Between the late 1920s and the early 1950s, one of the most persuasive personality cults of all times saturated Soviet public space with images of Stalin. A torrent of portraits, posters, statues, films, plays, songs, and poems galvanized the Soviet population and inspired leftist activists around the world. In the first book to examine the cultural products and production methods of the Stalin cult, Jan Plamper reconstructs a hidden history linking artists, party patrons, state functionaries, and ultimately Stalin himself in the alchemical project that transformed a pock-marked Georgian into the embodiment of global communism. Departing from interpretations of the Stalin cult as an outgrowth of Russian mysticism or Stalin's psychopathology, Plamper establishes the cult's context within a broader international history of modern personality cults constructed around Napoleon III, Mussolini, Hitler, and Mao. Drawing upon evidence from previously inaccessible Russian archives, Plamper's lavishly illustrated and accessibly written study will appeal to anyone interested in twentieth-century history, visual studies, the politics of representation, dictator biography, socialist realism, and real socialism.
Jan Plamper is Dilthey Fellow at the Max Planck Institute for Human Development in Berlin.
Winner of the 2013 University of Southern California Book Prize in Literary and Cultural Studies sponsored by the Department of Slavic Languages and Literatures at the University of Southern California and awarded annually by the Association for Salvic, East European, and Eurasian Studies for an outstanding monograph published on Russia, Eastern or Eurasia in the fields of literary and cultural studies.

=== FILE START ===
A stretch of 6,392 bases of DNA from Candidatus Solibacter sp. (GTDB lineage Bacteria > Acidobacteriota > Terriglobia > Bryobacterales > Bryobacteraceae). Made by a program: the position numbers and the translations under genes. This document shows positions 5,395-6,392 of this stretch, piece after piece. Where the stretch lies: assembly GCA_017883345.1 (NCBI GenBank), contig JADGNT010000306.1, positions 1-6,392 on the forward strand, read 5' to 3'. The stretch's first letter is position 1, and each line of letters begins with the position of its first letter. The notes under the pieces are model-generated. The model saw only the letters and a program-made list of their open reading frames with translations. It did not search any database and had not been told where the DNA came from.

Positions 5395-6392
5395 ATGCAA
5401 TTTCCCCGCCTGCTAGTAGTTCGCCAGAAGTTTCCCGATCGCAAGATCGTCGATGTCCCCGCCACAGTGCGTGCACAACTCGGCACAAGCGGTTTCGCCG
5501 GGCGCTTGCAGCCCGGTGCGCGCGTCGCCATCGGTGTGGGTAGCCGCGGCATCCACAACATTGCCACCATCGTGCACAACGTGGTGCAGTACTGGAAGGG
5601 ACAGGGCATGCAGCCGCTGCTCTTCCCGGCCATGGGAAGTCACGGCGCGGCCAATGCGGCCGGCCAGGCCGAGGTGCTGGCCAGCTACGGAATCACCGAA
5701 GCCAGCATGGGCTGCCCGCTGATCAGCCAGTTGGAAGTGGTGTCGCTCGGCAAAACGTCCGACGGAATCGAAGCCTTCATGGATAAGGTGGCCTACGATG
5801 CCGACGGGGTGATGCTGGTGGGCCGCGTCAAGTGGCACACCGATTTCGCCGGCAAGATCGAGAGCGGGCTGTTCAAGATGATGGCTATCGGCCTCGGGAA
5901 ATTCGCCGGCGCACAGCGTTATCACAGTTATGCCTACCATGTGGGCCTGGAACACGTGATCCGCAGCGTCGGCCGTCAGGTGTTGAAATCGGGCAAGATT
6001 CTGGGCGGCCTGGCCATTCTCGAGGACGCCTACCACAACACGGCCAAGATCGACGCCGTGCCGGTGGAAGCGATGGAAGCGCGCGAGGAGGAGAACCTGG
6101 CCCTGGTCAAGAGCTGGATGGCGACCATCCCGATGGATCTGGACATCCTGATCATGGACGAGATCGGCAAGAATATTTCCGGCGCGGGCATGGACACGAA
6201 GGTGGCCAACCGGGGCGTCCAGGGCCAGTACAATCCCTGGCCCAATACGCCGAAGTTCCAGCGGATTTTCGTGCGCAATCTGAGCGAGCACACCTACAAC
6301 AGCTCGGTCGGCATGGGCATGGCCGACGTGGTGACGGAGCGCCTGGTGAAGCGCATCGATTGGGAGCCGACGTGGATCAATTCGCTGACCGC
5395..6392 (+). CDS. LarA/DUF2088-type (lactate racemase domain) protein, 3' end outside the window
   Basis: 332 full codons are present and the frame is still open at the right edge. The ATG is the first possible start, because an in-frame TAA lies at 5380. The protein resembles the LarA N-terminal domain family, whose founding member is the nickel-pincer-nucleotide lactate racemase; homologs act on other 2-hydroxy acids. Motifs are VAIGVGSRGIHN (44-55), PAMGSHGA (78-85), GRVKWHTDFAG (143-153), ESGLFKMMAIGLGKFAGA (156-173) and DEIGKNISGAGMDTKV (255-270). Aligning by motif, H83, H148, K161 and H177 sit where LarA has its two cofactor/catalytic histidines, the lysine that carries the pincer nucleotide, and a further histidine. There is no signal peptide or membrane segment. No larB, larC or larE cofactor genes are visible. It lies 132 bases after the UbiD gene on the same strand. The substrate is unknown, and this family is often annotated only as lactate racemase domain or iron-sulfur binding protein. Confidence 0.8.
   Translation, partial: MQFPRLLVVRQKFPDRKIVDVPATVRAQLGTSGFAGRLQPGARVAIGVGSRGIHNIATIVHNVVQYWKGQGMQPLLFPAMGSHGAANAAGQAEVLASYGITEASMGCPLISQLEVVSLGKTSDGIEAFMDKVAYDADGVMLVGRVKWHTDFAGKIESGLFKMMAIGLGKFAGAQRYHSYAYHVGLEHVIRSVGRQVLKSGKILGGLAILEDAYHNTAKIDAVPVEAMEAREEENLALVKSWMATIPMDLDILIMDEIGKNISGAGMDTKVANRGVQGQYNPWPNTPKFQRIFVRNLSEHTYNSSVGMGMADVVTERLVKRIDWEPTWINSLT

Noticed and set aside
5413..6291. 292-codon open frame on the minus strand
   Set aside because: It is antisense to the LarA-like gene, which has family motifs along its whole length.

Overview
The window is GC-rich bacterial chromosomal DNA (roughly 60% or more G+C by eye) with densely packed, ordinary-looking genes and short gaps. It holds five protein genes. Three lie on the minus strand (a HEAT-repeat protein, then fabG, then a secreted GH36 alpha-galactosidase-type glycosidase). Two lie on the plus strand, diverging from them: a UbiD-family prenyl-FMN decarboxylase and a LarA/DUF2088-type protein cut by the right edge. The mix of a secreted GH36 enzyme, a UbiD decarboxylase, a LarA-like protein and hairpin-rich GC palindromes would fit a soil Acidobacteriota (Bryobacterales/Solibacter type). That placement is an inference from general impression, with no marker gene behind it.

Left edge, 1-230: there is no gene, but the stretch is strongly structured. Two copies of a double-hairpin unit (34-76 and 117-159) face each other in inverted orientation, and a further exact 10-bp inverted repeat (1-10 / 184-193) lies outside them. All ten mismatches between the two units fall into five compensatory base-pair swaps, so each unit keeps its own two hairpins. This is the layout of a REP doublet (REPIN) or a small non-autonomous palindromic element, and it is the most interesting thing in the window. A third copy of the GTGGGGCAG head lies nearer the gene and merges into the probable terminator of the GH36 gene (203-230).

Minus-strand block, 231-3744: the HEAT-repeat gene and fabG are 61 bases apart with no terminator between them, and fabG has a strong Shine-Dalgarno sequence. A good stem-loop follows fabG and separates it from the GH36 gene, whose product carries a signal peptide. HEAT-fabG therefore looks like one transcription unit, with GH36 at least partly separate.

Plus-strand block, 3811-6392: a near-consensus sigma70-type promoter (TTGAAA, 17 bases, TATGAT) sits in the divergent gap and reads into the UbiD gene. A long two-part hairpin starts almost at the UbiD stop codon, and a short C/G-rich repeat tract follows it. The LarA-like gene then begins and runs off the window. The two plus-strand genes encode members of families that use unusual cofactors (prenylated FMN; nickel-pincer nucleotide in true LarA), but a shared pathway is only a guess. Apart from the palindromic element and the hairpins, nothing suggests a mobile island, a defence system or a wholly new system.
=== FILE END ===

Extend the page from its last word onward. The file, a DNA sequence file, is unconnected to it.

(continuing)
"This special book won't get lost in the sea of books about Stalin. Jan Plamper takes the reader into "the kitchen" of Soviet propaganda where its main dish—the myth of the "beloved leader"—was prepared. Although millions of Soviet citizens never saw Stalin in person, they were certain that they had "seen" him. From this stunningly intelligent study, we learn how and by whom this grand illusion was produced."—Elena Zubkova, Institute of Russian History, Moscow
"This is an excellent book which for the first time, and on a documentary basis, uncovers the mechanisms of the making of Stalin's personality cult in the visual arts."—Vitaly Komar, Artist, New York/Moscow
"This long-awaited, meticulously researched book advances our understanding of how Stalin's image came to exercise such thralldom over Soviet society. Highlighting the importance of visual culture in the Soviet polity, Jan Plamper's generously illustrated study is attentive not only to the visual strategies adopted by the cult artefacts - subjecting them to illuminating visual analysis - but also to the contexts in which they were produced, disseminated, and took on public meanings."--Susan E. Reid, Professor of Russian Visual Culture, University of Sheffield.
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